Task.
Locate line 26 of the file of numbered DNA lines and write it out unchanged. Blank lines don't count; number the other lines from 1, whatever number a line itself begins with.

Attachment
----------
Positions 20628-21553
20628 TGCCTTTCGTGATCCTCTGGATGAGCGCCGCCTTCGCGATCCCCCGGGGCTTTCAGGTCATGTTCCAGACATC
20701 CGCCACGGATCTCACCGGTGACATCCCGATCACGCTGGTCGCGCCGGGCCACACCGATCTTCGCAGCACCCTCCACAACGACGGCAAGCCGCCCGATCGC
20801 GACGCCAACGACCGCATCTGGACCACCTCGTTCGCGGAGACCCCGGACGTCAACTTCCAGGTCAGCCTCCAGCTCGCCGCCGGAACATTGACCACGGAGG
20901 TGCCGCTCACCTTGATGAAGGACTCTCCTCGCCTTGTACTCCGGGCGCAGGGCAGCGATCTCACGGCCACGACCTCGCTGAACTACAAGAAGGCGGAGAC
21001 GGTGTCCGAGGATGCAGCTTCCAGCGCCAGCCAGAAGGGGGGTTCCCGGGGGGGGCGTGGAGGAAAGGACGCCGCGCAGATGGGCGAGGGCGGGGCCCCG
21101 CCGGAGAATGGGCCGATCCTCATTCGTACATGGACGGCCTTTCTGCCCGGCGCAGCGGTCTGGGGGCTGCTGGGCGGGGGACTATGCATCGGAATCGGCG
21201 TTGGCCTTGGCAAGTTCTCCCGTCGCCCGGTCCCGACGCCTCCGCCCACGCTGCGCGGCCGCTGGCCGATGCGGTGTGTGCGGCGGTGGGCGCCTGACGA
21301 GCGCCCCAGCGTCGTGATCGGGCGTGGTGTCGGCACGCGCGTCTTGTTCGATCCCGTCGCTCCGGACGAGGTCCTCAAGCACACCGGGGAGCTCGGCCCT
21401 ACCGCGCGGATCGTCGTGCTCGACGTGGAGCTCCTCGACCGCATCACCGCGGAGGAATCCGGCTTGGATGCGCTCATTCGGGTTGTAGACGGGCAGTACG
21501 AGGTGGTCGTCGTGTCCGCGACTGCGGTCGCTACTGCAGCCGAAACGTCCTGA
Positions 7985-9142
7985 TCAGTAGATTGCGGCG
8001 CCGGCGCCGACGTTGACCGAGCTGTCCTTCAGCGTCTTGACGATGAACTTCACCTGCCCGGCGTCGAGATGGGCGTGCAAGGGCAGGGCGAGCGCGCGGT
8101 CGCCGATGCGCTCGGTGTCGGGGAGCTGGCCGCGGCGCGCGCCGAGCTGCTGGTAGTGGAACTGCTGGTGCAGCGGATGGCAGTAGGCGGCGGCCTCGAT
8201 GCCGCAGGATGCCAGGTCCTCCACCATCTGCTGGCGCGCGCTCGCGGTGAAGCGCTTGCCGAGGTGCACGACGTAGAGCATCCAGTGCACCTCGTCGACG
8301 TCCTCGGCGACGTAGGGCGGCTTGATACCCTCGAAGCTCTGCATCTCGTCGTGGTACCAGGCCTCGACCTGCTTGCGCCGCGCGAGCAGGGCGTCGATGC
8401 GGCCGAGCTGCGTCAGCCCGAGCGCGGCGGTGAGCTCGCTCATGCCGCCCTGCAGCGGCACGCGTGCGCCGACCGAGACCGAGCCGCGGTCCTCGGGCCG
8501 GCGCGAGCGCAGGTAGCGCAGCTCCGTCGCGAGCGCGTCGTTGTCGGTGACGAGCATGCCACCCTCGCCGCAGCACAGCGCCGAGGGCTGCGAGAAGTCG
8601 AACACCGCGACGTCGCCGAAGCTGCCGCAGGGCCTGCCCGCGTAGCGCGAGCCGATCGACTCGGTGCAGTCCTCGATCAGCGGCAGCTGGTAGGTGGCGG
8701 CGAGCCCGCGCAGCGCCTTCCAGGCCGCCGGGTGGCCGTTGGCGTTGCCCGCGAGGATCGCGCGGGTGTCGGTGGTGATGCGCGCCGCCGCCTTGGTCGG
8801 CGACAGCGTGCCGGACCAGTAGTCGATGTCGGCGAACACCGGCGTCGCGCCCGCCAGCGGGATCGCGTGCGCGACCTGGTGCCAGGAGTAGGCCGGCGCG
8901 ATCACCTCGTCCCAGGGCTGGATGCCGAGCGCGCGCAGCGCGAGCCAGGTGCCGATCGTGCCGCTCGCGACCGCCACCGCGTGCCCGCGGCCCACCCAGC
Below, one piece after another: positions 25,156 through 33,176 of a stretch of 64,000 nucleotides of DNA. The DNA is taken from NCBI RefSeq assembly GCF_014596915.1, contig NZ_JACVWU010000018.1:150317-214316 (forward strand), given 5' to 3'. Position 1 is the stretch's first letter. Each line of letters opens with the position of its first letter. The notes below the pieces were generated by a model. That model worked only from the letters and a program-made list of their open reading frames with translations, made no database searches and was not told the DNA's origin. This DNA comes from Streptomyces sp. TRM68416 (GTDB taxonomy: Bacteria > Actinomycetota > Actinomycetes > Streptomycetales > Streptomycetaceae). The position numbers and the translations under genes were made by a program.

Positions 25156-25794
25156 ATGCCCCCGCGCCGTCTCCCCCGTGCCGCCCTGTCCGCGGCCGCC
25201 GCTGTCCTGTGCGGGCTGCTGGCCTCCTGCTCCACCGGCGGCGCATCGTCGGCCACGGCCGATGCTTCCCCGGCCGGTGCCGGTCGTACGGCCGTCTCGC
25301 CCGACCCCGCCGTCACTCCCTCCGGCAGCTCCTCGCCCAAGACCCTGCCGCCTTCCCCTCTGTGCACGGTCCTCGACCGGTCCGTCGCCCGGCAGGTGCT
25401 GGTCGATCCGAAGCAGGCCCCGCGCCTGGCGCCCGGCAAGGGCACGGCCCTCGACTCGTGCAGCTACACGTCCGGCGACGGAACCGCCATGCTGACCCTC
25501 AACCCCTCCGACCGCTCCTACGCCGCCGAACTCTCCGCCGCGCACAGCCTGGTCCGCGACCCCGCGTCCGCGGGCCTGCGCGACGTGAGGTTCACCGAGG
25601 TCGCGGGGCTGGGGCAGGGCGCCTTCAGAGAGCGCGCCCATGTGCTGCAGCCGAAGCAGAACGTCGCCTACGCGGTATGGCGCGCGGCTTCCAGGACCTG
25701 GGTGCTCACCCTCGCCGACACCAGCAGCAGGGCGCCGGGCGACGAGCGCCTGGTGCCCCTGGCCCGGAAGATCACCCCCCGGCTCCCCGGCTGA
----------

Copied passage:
25156 ATGCCCCCGCGCCGTCTCCCCCGTGCCGCCCTGTCCGCGGCCGCC